I get a lot of emails from public relations professionals hoping to get my attention. More often than not, I cannot use the pitches I receive. And, increasingly, I am baffled by the emails I get. It’s clear that many of these people either have no idea who I am and what EContent covers, or they’re just “spraying and praying.” Either way, there is pretty much no excuse for this.
The truth is, though, that this is the way many content professionals are still doing their jobs. Despite all the analytics capabilities available to us, we’re still just going with our gut, relying on the pitches that come into our inboxes, and generally winging it. That goes for editors, writers, content marketers, and more. For purists, this is the way things should be. There’s a difference between what people want to read and what they should read, right? And it’s an editor’s job to figure out what people should be reading. Of course, we all know that old chestnut doesn’t really cut it today. Publishers are competing with bloggers, marketers, social media, and untold numbers of other sites for attention. While it’s still important to give potential customers the info they need, it’s important to stop guessing what they need and make sure you know.
But you kind of know this already, don’t you? You check your Google Analytics to see what is bringing people to your site and to see what keeps them reading. Then you try to guess what your next article, video, or podcast should be about according to what your analytics tell you. Ultimately, you’re still just making guesses based on what you know about the past.
Back in September, I wrote a news story about InboundWriter, which is a platform that supposedly can tell you whether your next piece of content will be a success before you even write it. Sounds too good to be true, right? Well, it might be if you’re in the news business, but if you’re more concerned with evergreen content, then you might be in luck. That’s for you to decide, but after talking to InboundWriter’s CEO, I came away thinking about the way we craft stories.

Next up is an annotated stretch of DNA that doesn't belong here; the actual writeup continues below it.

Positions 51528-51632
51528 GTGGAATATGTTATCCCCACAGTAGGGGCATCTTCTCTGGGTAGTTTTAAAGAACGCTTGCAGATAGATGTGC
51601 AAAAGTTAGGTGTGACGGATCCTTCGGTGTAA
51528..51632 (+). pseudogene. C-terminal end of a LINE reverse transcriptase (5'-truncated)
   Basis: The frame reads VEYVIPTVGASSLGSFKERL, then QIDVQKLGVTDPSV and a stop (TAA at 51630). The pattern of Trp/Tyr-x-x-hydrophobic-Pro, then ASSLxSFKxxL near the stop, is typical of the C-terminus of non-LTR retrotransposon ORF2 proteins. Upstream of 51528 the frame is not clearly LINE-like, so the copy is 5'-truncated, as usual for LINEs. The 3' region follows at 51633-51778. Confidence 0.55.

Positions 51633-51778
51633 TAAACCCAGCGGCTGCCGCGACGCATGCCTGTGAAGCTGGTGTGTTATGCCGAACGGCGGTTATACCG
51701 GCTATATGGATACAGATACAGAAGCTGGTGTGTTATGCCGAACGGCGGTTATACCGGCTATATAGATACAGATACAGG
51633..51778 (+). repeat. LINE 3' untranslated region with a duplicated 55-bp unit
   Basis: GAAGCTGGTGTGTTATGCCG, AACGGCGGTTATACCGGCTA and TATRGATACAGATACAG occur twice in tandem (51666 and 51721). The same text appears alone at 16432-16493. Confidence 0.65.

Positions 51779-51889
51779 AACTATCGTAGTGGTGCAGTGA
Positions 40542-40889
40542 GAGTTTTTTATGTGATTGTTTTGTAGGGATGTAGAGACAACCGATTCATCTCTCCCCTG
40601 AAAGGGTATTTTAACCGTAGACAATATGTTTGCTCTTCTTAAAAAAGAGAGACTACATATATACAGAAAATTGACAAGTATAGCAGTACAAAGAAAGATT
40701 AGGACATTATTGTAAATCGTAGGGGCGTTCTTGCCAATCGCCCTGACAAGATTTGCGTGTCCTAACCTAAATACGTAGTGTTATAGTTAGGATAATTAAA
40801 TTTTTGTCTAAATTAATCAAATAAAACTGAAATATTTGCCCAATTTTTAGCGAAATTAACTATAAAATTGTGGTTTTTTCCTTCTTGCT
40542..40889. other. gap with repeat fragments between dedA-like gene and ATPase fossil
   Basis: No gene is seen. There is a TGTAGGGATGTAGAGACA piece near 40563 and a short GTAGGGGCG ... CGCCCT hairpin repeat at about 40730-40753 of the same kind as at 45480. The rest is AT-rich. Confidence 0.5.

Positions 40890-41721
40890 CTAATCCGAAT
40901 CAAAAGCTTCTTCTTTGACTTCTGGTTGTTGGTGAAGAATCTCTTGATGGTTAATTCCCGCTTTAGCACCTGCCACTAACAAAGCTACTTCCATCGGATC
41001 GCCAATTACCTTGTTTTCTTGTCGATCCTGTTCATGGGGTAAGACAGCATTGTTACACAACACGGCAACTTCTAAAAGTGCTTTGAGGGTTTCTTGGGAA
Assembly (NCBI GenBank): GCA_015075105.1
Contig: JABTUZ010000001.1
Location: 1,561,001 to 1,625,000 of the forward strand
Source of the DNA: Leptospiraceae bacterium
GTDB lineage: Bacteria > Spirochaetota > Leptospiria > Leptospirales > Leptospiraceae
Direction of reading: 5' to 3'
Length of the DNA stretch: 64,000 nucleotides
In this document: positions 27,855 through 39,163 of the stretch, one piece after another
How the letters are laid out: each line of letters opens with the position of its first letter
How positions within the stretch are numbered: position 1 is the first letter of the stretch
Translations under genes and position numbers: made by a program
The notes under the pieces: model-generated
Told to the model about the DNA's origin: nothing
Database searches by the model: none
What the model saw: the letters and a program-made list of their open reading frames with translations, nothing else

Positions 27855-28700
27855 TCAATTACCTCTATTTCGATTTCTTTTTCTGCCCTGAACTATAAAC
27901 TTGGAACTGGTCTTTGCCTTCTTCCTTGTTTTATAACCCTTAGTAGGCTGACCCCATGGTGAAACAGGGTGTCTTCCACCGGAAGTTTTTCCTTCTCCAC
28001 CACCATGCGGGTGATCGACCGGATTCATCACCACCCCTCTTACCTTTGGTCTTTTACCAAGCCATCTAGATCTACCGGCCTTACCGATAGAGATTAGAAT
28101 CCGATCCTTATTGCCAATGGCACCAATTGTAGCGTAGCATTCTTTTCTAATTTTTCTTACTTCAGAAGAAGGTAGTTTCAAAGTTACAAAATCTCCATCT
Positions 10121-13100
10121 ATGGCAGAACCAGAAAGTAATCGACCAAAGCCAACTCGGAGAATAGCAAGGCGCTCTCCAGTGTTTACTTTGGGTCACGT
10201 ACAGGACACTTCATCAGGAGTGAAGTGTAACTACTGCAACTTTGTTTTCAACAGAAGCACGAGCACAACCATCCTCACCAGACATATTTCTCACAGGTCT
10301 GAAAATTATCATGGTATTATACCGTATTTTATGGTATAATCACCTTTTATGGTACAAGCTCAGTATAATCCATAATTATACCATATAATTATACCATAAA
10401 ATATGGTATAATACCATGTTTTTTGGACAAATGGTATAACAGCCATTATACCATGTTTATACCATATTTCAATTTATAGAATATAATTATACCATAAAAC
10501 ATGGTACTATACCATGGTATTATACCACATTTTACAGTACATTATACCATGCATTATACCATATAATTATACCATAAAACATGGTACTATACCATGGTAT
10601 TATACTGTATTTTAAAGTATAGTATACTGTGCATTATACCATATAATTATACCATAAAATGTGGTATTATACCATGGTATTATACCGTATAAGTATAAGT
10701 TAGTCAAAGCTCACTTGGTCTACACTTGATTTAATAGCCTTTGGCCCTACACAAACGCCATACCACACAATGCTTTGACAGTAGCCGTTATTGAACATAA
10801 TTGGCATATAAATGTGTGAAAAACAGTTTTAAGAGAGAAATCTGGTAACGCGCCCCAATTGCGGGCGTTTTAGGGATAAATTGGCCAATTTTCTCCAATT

Here’s how it works: A user can put her topic ideas into InboundWriter and the system will use a variety of factors to score those ideas and tell her whether or not her article idea will succeed. I wrote that InboundWriter “uses the popularity of the topic—‘which is determined based on the aggregation of the popularity of all search query terms associated with this topic’—as one of its main predictive factors, but also includes content type (e.g. video vs. text), your competition in that area, uniqueness on your site, and your authority on the subject matter. And if your topic doesn’t score high, InboundWriter will suggest alternatives.”
Frankly, I’d hate to see a world in which our content was ruled by data. I’d hate for book editors to completely stop trusting their guts and taking a chance on something completely new and different because the data didn’t confirm that it would be a runaway hit. Of course, I wouldn’t mind if the data told publishers to stop trying to capitalize on old trends and to get out ahead of the new ones. Still, data can help us make better editorial decisions and fine-tune our instincts.
As we draw closer to the end of the year, and I start work on next year’s editorial calendar and the first issues of 2015, I can’t help but think more and more about staying on top of the emerging trends and letting go of the old ones—or, at least, putting them on the back burner. When it comes to content, however, that can be hard to do. You can’t just forget the buzzwords of years past—such as user experience or multichannel delivery—but you have to evaluate the new challenges coming at you, and figure out which ones you need to embrace and address.
I think one thing is for sure: Wearables and the Internet of Things will be changing the way we think about content in 2015. How will you use everything you’ve learned over the years about creating great, targeted, user-friendly content, and apply it to the new devices and delivery channels opening up to you in the years to come?